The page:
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Santorum calls for cuts to federal abortion spending

BY ALLIE WRIGHT | DECEMBER 12, 2011 7:20 AM

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Former Sen. Rick Santorum, R-Pa., said in Coralville Sunday he wants to end federal funding for organizations that perform abortions.

During a stop at Tabernacle Baptist Church, he described abortions knowns medically as intact dilation & extraction as "horrific" and compared the procedure to an execution.

"[The abortion] is an inhumanity that should not occur in this country," the Iowa caucus candidate said. "[Tax dollars] should not be used for things that are morally objectionable."

According to last year's Planned Parenthood annual report, the federal government supplies $7.9 million to the program under Title X. Two percent — roughly $158,000 — of those funds go directly to abortion services in cases of rape, incest, or if the mother's life is in danger.

As a senator, Santorum also wrote legislation outlawing intact dilation & extraction and led the passing of the Born Alive Infant Protection Act and the Unborn Victims of Violence Act.

Though some may not necessarily agree with Santorum's proposal to make abortion illegal, University of Iowa economist Patrick Barron said many don't believe the services should be supported by tax dollars.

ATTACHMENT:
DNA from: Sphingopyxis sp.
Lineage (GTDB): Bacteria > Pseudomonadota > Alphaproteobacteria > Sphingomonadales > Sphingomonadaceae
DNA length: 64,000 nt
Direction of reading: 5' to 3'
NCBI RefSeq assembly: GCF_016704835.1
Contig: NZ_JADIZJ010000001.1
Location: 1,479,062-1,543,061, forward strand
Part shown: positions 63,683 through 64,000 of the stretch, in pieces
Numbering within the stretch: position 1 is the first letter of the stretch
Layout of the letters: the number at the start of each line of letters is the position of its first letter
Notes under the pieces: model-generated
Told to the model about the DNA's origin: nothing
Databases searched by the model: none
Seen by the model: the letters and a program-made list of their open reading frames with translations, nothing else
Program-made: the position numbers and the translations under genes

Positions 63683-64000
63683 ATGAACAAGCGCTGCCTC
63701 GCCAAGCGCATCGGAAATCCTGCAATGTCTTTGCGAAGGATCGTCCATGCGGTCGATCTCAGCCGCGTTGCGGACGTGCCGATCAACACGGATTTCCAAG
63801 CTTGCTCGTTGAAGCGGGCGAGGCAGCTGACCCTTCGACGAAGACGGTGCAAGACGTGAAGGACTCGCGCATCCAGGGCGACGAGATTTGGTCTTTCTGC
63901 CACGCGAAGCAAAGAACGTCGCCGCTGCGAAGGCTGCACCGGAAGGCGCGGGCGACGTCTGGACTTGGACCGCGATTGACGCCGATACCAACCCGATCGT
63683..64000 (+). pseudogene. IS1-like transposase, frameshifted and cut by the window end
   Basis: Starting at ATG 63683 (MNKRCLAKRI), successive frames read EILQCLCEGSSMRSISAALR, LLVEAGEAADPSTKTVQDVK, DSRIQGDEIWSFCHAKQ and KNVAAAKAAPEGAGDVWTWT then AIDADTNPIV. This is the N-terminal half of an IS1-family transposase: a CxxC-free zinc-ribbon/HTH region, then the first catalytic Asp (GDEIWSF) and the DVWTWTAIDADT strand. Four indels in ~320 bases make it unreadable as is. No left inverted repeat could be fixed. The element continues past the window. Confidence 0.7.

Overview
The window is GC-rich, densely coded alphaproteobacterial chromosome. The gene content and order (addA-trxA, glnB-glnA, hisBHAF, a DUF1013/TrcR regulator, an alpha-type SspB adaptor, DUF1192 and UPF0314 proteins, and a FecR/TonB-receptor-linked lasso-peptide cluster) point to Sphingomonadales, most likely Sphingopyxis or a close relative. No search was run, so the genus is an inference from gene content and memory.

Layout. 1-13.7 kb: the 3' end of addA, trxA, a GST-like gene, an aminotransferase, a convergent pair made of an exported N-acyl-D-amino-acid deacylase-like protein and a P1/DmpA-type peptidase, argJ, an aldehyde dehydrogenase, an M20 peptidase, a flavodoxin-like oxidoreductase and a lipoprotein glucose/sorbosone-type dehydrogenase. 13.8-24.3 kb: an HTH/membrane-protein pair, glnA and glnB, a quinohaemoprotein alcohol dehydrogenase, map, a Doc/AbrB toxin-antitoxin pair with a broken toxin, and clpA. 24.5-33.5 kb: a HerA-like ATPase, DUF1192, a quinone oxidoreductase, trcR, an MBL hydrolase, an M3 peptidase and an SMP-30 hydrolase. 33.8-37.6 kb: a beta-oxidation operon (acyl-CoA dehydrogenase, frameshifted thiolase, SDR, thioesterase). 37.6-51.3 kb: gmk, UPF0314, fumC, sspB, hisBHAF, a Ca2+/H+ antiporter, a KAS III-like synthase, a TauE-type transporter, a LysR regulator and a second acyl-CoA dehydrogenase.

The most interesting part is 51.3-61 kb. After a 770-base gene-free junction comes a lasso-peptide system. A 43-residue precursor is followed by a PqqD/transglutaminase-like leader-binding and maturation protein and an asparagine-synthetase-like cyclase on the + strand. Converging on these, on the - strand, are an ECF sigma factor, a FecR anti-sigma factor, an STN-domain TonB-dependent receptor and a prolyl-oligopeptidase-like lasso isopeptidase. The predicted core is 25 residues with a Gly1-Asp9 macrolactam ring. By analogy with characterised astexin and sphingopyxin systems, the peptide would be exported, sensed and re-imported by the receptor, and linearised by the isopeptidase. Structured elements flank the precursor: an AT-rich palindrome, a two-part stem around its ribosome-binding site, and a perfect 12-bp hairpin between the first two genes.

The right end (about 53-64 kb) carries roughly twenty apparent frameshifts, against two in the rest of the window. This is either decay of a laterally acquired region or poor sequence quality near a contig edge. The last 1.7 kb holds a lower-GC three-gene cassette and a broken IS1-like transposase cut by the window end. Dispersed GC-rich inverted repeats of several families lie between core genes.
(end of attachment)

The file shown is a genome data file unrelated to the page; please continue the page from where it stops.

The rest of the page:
"It's a duty of the government to protect life, liberty, and property," he said. "Any taxation the government does beyond that in order to spend money for lifestyle issues, such as Planned Parenthood, means people have money taken and spent in ways we wouldn't normally do."

According to a July 2011 Gallup poll, more than half of Republicans were in support of banning federal funds for abortion providers.

Barron said legislation to eliminate federal abortion funding could earn support in Congress.

"It might pass," he said. "I think that there's a good chance that the nation probably would [support cuts]. Anecdotally, most people feel that abortion should not be made illegal, but they also say we should not support abortion with tax dollars."

Others said slashes to organizations similar to Planned Parenthood could be detrimental to the economy.

Christina Carberry, the president of the Feminist Majority Leadership Alliance at the University of Iowa, argued such organizations should receive more funding in order to boost job creation.

"I think it's unfortunate that the Republican candidates choose to focus on choosing a right that women have been given as opposed to talking about other major issues in our country like the economy," Carberry said. "… we need more funding for Planned Parenthood so it can create jobs for people."


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